LED lighting in open cases I think some people are working on it but it's not there yet. Ultimate refrigeration designs using secondary systems. And then water systems for the condensing side to help improve efficiencies.

On the water side our typical stores — from an energy standpoint looking at — water heat is our big use there. I think there's some opportunities in point of use water heaters that are more effective and efficient. Heat recovery from refrigeration systems for domestic water. We use that and I think there's some opportunities to expand upon that. Just in water itself, low flow urinals are incorporated in our new prototypes. We've had low flow aerators and sensor faucets on various prototypes over the years.

(Slide 28)
Inhibitors in the water side there's still — we looked at the no flush urinals but there's still some issues with those and there's some code and other concerns with — regarding those. I think on the kitchen equipment there's a lot of opportunity to look at better water efficiency on equipment that cleans our components in our kitchens. And so from a supplier standpoint what could you look at? Again, heat recovery from refrigeration I think is a big opportunity for hot water heat and other areas. Effective instantaneous water heaters and then just water treatment systems to help avoid backwash and waste of water.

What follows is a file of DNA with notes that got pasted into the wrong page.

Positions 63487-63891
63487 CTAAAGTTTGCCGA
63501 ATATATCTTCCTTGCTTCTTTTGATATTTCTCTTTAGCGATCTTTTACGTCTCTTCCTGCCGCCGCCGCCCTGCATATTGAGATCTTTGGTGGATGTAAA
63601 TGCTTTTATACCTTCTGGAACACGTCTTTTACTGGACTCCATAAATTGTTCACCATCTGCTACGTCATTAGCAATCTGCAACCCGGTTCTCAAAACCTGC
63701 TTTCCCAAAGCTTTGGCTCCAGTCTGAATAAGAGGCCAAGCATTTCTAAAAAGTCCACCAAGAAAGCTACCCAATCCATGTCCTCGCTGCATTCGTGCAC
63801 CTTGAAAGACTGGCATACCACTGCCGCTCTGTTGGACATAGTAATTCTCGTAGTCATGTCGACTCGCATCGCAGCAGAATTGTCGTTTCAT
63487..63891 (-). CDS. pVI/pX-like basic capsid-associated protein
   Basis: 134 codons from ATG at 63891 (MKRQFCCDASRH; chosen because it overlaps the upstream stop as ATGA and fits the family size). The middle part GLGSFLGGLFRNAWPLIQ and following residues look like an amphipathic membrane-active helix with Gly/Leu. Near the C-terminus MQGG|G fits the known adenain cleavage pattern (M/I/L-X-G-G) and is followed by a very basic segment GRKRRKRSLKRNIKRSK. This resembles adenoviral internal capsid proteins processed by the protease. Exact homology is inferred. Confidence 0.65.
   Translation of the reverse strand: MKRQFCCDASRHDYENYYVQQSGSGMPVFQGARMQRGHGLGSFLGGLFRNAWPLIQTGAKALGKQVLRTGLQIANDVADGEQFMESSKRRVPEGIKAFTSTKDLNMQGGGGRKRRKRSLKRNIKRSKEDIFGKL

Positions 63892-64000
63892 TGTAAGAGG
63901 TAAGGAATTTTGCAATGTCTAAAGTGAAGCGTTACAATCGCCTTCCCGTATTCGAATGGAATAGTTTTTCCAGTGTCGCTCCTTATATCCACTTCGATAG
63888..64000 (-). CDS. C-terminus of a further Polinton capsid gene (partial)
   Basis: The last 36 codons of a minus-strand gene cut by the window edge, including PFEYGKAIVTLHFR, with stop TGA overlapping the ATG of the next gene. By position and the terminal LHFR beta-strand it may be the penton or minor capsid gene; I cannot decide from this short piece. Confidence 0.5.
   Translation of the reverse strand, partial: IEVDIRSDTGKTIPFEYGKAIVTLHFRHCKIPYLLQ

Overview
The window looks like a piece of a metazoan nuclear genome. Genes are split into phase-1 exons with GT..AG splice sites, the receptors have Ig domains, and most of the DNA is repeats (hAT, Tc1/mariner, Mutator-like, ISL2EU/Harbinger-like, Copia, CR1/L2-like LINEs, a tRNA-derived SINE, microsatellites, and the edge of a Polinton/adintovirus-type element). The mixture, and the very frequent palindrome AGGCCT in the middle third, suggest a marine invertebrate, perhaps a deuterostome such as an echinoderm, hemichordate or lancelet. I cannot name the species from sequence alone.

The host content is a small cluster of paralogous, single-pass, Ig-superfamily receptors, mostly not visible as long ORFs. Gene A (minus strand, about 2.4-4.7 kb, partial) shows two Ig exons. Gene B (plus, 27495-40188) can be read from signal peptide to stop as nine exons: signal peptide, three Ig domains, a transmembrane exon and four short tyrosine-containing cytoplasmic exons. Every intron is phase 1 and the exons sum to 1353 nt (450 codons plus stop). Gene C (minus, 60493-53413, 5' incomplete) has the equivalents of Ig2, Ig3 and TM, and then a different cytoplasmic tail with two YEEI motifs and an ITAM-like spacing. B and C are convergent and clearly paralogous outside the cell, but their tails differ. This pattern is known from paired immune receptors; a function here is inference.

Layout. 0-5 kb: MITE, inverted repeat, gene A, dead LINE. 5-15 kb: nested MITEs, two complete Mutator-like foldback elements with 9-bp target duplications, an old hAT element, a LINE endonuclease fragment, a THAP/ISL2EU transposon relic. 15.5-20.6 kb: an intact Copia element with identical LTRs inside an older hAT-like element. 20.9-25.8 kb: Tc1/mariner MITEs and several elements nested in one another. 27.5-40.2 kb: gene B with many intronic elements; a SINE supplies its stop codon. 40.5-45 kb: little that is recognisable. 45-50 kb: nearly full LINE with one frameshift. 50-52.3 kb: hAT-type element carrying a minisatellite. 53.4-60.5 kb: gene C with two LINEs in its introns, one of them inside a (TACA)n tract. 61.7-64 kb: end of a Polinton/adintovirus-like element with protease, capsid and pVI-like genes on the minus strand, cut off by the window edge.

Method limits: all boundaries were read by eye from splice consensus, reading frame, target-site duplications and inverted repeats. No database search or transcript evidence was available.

(Slide 29)
On the control side we have energy management system or building automation system for our — one for our building and one for our refrigeration system centrally located in Minneapolis that control all our stores. All of our lights and temperatures are controlled based on standard schedules. Now we've got — we've been dropping into a web-based system, which gives us a lot more ability to track specific store issues.

Current projects in the controls performance test using our control systems do better performance testing. Using our control systems to diagnose faults before we actually find those faults as failed equipment in the field. And so we have some tests going on — or studies going on with that. I think there's opportunities in using increased diagnostics. Sub-metering electric power, we've been using that. That's a great opportunity for both the operations standpoint but also even from a design standpoint to better understand where the power's going.

(Slide 30)
Some of the inhibitors on the control side — it's always frustrating when systems can't talk to each other — the one energy management system can't talk to another. One manufacturer's piece of equipment can't talk to a central automation system. So I think that's an inhibitor that we could work on as an industry.

Complexity of programming on some of the systems and just from our standpoint it's always a difficult stand — to control — leverage a control system to make changes at 1600 locations at one time if we want to make a global change.